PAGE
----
Single Chain Antibodies Against gp55 of Human Cytomegalovirus (HCMV) for Prophylaxis and Treatment of HCMV Infections


Bahareh Moazen 1 , Elahe Ebrahimi 3 , Foroogh Nejatollahi 3 , 2 , *

1 Student Research Committee, Shiraz University of Medical Sciences, Shiraz, IR Iran

2 Shiraz HIV/AIDS Research Center, Shiraz University of Medical Sciences, Shiraz, IR Iran

3 Department of Immunology, Recombinant Antibody Laboratory, Shiraz University of Medical Sciences, Shiraz, IR Iran

How to Cite: Moazen B, Ebrahimi E, Nejatollahi F. Single Chain Antibodies Against gp55 of Human Cytomegalovirus (HCMV) for Prophylaxis and Treatment of HCMV Infections. Jundishapur J Microbiol. 2016;9(3):e16241. doi: 10.5812/jjm.16241.


Jundishapur Journal of Microbiology: 9 (3); e16241
Published Online: March 15, 2016
Article Type: Research Article
Received: December 7, 2013
Revised: July 18, 2014
Accepted: July 23, 2014


Background: Immunotherapy is a promising prospective new treatment for cytomegalovirus (CMV) infections. Neutralizing effects have been reported using monoclonal antibodies. Recombinant single chain antibodies (scFvs) due to their advantages over monoclonal antibodies are potential alternatives and provide valuable clinical agents.

Objectives: The aim of this study was to select specific single chain antibodies against gp55 of CMV and to evaluate their neutralizing effects. In the present study, we selected specific single chain antibodies against glycoprotein 55 (gp55) of CMV for their use in treatment and diagnosis.

Materials and Methods: Single chain antibodies specific against an epitope located in the C-terminal part of gp55 were selected from a phage antibody display library. After four rounds of panning, twenty clones were amplified by the polymerase chain reaction (PCR) and fingerprinted by MvaI restriction enzyme. The reactivities of the specific clones were tested by the enzyme-linked immunosorbent assay (ELISA) and the neutralizing effects were evaluated by the plaque reduction assay.

Results: Fingerprinting of selected clones revealed three specific single chain antibodies (scFv1, scFv2 and scFv3) with frequencies 25%, 20 and 20%. The clones produced positive ELISA with the corresponding peptide. The percentages of plaque reduction for scFv1, scFv2 and scFv3 were 23.7, 68.8 and 11.6, respectively.

Conclusions: Gp55 of human CMV is considered as an important candidate for immunotherapy. In this study, we selected three specific clones against gp55. The scFvs reacted only with the corresponding peptide in a positive ELISA. The scFv2 with 68.8% neutralizing effect showed the potential to be considered for prophylaxis and treatment of CMV infections, especially in solid organ transplant recipients, for whom treatment of CMV is urgently needed. The scFv2 with neutralizing effect of 68.8%, has the potential to be considered for treatment of these patients. The specific scFv1 and scFv3 with lower neutralizing effects can be used for diagnostic purposes.

1. Background

Human cytomegalovirus (HCMV) prevalence in the general population is about 70% (1). The infection is an important cause of morbidity and mortality in infants and immunocompromised individuals such as solid-organ and hematopoietic stem cell transplant recipients, AIDS patients and patients taking chemotherapy or medicines with suppressed immune system (2-7). The HCMV accounts for major viral complications in the post-transplant period (6) and is also the most common intrauterine infection that may lead to sensorineural hearing loss and mental retardation (8, 9). Several antiviral medications are available to treat CMV. These medicines require close monitoring for side effects and although they can help stop the virus from copying itself within the body yet do not eliminate it from the body (10-12). Therefore, there is a need for new treatment modalities. Immunotherapy is a promising new treatment for infectious diseases involving both therapeutic vaccines and monoclonal antibodies (13).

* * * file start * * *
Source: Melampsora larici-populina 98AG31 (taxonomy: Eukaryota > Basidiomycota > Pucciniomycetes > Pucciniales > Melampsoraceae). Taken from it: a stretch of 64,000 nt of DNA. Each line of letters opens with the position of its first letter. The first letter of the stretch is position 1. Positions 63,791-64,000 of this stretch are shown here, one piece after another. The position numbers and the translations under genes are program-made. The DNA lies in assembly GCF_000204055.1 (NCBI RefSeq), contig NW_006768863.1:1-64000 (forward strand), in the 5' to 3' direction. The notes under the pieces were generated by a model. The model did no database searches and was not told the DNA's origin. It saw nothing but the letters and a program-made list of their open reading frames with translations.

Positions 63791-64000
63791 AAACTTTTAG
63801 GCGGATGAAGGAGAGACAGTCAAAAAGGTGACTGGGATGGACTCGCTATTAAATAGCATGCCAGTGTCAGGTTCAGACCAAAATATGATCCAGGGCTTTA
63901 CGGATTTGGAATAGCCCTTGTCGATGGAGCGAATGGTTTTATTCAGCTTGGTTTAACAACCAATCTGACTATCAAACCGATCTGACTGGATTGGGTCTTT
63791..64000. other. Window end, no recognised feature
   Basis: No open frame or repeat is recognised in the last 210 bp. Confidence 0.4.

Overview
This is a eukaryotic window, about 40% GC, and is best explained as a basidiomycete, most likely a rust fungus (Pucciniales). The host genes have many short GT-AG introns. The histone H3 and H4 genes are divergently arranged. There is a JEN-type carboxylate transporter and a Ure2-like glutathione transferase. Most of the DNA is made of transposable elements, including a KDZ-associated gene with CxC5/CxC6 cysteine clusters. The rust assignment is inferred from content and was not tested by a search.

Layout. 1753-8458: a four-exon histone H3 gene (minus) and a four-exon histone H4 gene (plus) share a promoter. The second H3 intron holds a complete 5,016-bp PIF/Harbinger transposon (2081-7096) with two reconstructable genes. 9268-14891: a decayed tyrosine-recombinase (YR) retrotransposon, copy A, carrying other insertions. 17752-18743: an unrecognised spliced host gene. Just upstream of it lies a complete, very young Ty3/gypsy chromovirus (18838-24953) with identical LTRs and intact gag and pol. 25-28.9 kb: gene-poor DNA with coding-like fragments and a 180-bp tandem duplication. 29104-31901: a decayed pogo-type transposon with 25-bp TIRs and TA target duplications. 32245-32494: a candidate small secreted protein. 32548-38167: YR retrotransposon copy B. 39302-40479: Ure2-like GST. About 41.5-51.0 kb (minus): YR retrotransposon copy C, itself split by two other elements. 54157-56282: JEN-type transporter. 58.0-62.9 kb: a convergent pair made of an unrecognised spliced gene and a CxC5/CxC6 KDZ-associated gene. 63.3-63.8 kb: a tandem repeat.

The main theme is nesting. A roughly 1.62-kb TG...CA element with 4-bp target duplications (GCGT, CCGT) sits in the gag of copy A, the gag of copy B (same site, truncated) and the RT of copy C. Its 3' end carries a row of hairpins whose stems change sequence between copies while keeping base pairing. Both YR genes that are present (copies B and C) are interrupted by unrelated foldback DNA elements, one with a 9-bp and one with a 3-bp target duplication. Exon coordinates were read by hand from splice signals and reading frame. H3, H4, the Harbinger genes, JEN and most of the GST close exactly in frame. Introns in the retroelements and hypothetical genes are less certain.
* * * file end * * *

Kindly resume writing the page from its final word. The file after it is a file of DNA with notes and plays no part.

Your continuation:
Glycoprotein 55 (gp55) is part of glycoprotein B (gB), which is the most abundant constituent of HCMV envelope and the major target for neutralizing antibodies (14, 15). Several monoclonal antibodies have been generated against gB epitopes and showed some degree of neutralization (16). Recombinant antibodies (rAb) are becoming the preferred therapeutic substitutes to full-length monoclonal antibodies due to their characteristics. Single-chain fragment variable antibodies (scFv), which are composed of variable heavy (VH) and variable light (VL) domains linked together by a flexible polypeptide linker, are one of the most desired rAb formats. The smaller size, human origin, high affinity and specificity and also better penetration to their targets, are beneficial characteristics of human scFvs in medical applications (17-20). These antibodies have been introduced as valuable agents for immunotherapy (21).

2. Objectives

This study aimed to select specific single chain antibodies against the conserved sequence of gp55 and to evaluate the virus neutralization effects of the antibodies in cell culture using the phage display technology.

3. Materials and Methods

3.1. Phage Rescue of Transformed Escherichia Coli

A phage antibody display library of scFv was produced, as described previously (16, 17). Escherichia coli bacteria containing phagemid were cultured overnight on 2TYG agar /ampicillin (tryptone, yeast extract, glucose, agar and ampicillin) (Merck, Germany) plates at 30ºC. The bacteria were scraped and incubated in 2TYG broth at 37ºC for one hour. M13KO7 helper phage was added and incubated at 37ºC for 30 minutes. This was followed by shaking for 30 minutes. The culture was centrifuged at 3500 rpm for 20 minutes. The bacterial pellet was transferred to 2TY broth containing ampicillin (100 μg/mL) and kanamycin (50 μL/mL), and incubated with constant shaking, at 30ºC overnight. The culture was centrifuged at 5500 rpm for 30 minutes. The supernatant was passed through 0.3 μm filters and stored at 4ºC (22).